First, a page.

As you all know, because of the pandemic, I’ve had to cancel two trips (so far). But, only recently, did I cancel my last remaining flight. So, here are my airline pandemic cancelation experiences and how they compare.
Of the two trips I canceled thus far, I had five different flights on three different airlines. The first trip, a weekend getaway to Kauai, was the easiest to cancel, as was my flight between Las Vegas and Los Angeles. The other two flights, of course, were my flight from Honolulu to Las Vegas, and the one from Los Angeles to Honolulu.
I booked flights on Southwest for both my Kauai trip and my Las Vegas to Los Angeles flights. And, because of Southwest’s standard no cancellation fee policy, they were, by far, the easiest to deal with. But, both trips differed ever so slightly.
My first Southwest trip was booked on points for roundtrip flights between Honolulu and Lihue. For that trip, the points immediately redeposited into my Rapid Rewards account, and the taxes were refunded to my Sapphire Reserve.
The second trip flight was paid for with cash for a one-way flight between Las Vegas and Los Angeles. For that trip, the cash value was deposited into my Rapid Rewards account, inclusive of all taxes. And, per Rapid Rewards normal rules, those funds were available for use for one year.
Of course, I didn’t need the one year to use the funds, as I ended up booking roundtrip flights between Honolulu and Kahului with my credit. The cost for two roundtrip tickets came out to exactly what I had in my account. Win! I’m just hoping I don’t have to cancel that flight.
Now, my being in Vegas was for work, as it was last year and the year before. And, like the past two years, I was to fly Hawaiian to Sin City. Well, Hawaiian proved to be the most difficult to deal with in all of this. You see, back in mid-March, we requested a cancelation via their online form. Then, a couple of days later, they announced you could request a refund of your ticket. So, we completed yet another online form.
Fast forward another week, and I get an email from Hawaii saying that my flight has been canceled. Of course, the email said I could cancel my ticket and retain the funds to rebook later, or I could request a refund. Of course, I already did BOTH of these a week ago anyway.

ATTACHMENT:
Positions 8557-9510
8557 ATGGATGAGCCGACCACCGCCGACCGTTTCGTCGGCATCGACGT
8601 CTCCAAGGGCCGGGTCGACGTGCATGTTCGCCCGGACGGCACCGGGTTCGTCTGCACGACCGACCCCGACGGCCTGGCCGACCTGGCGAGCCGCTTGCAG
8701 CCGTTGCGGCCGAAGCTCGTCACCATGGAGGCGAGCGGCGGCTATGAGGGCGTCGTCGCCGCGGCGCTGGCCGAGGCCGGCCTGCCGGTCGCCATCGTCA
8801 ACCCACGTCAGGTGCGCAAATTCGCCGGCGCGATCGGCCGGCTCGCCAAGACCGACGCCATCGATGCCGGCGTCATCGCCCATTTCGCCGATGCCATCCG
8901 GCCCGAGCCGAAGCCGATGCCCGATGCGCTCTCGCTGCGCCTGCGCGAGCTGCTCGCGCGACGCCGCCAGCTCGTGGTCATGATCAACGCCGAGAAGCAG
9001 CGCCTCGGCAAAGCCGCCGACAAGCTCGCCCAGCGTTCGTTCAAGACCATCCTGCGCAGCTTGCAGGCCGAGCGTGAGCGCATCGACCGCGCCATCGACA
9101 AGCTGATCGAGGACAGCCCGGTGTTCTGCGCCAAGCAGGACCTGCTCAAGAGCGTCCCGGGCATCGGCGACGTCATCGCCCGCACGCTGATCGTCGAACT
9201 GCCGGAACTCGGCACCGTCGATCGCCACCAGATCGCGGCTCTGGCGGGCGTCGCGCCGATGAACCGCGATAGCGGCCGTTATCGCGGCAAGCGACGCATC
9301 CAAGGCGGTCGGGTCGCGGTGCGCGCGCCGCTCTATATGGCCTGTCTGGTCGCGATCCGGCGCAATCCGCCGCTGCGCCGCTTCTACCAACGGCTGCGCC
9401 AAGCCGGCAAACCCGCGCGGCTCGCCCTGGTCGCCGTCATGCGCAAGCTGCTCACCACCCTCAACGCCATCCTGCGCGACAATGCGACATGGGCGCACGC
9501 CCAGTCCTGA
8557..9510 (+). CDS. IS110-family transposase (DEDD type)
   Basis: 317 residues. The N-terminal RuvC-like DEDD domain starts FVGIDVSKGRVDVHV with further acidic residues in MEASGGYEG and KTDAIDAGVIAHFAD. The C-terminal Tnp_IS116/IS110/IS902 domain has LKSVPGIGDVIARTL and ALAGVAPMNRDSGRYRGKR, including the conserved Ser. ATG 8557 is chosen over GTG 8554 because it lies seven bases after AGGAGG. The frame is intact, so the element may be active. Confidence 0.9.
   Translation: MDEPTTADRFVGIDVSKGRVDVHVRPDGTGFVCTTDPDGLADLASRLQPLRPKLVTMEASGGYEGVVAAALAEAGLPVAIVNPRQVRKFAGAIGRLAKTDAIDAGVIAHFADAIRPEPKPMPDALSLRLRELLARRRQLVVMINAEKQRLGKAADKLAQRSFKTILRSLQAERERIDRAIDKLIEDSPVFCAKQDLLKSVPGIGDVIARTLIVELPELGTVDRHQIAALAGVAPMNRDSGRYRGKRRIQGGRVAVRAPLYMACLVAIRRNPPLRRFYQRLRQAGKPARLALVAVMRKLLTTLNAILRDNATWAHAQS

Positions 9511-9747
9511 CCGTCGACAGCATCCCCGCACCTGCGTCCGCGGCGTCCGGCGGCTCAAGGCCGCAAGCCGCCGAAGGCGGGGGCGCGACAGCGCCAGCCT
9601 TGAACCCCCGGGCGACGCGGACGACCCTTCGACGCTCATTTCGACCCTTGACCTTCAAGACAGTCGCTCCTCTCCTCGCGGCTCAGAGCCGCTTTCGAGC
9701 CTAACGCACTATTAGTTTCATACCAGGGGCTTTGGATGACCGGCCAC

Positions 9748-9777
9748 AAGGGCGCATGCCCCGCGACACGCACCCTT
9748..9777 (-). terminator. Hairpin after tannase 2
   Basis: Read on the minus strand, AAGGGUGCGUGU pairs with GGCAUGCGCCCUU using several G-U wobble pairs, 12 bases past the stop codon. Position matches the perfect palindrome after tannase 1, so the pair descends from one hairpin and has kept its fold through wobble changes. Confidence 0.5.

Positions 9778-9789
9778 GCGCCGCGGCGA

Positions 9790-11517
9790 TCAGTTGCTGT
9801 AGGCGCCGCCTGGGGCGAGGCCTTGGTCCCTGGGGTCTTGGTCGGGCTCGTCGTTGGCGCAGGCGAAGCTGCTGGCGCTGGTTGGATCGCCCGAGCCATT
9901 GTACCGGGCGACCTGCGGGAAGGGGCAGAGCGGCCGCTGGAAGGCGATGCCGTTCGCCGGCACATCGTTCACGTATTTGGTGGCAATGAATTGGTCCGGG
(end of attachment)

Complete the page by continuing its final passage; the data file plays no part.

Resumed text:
That, of course, was the last we heard from for nearly a month. In fact, it wasn’t until a few days after my flight was originally supposed to depart that I got a refund notification and saw the refund post to my card. Interestingly enough, the week before, I saw the seat upgrade fees post to a separate credit card. Weird, right? Oh well, at least I got my money back.
My final flight, the flight home from Los Angeles to Honolulu, was the last I ended up canceling last. In fact, I canceled it just last week, while my flight home was supposed to be this past Sunday. Thankfully, though, this ended up being the second easiest cancelation I made – sort of.
Because I had a companion certificate attached to this reservation, I had to call Alaska to cancel the flight. The wait time with a call back was MINIMAL, and the agent was as friendly, personable, and helpful as ever. Heck, the whole call took, probably, about five minutes.
Unfortunately, Alaska doesn’t allow you to refund your canceled ticket if your flight wasn’t canceled by them, which my flight wasn’t. But, they did deposit the value of my and my wife’s tickets to my Alaska Wallet. Plus, they gave me back my companion certificate, which was supposed to have expired already, and extended the expiration date to December 31, 2020. Nice.
The only hiccup is that I didn’t get my Premium Class upgrade fees returned to me. I need to call them and ask about this again, but I’m hoping to get them back. After all, that’s just under $200 for a Los Angeles – Honolulu flight!
My Airline Pandemic Cancelation Experiences, Final Thoughts
In all honesty, I’m not surprised that things turned out the way they did. Southwest always had a free cancelation policy, so it makes sense that they were the easiest to work with. Hawaiian, on the other hand, is notoriously difficult to work with, so the fact that things took so long and were so vague didn’t surprise me one bit. And, of course, Alaska, which has been my preferred airline for nearly half a decade now, usually does right by its customers. Yeah, there was a little hiccup there, but things are weird right now, so I’ll give them a pass and get in touch with them when I have a little time to do so.
How have your flight cancelation experiences been? I’m sure as hell glad I didn’t have any flights booked with United.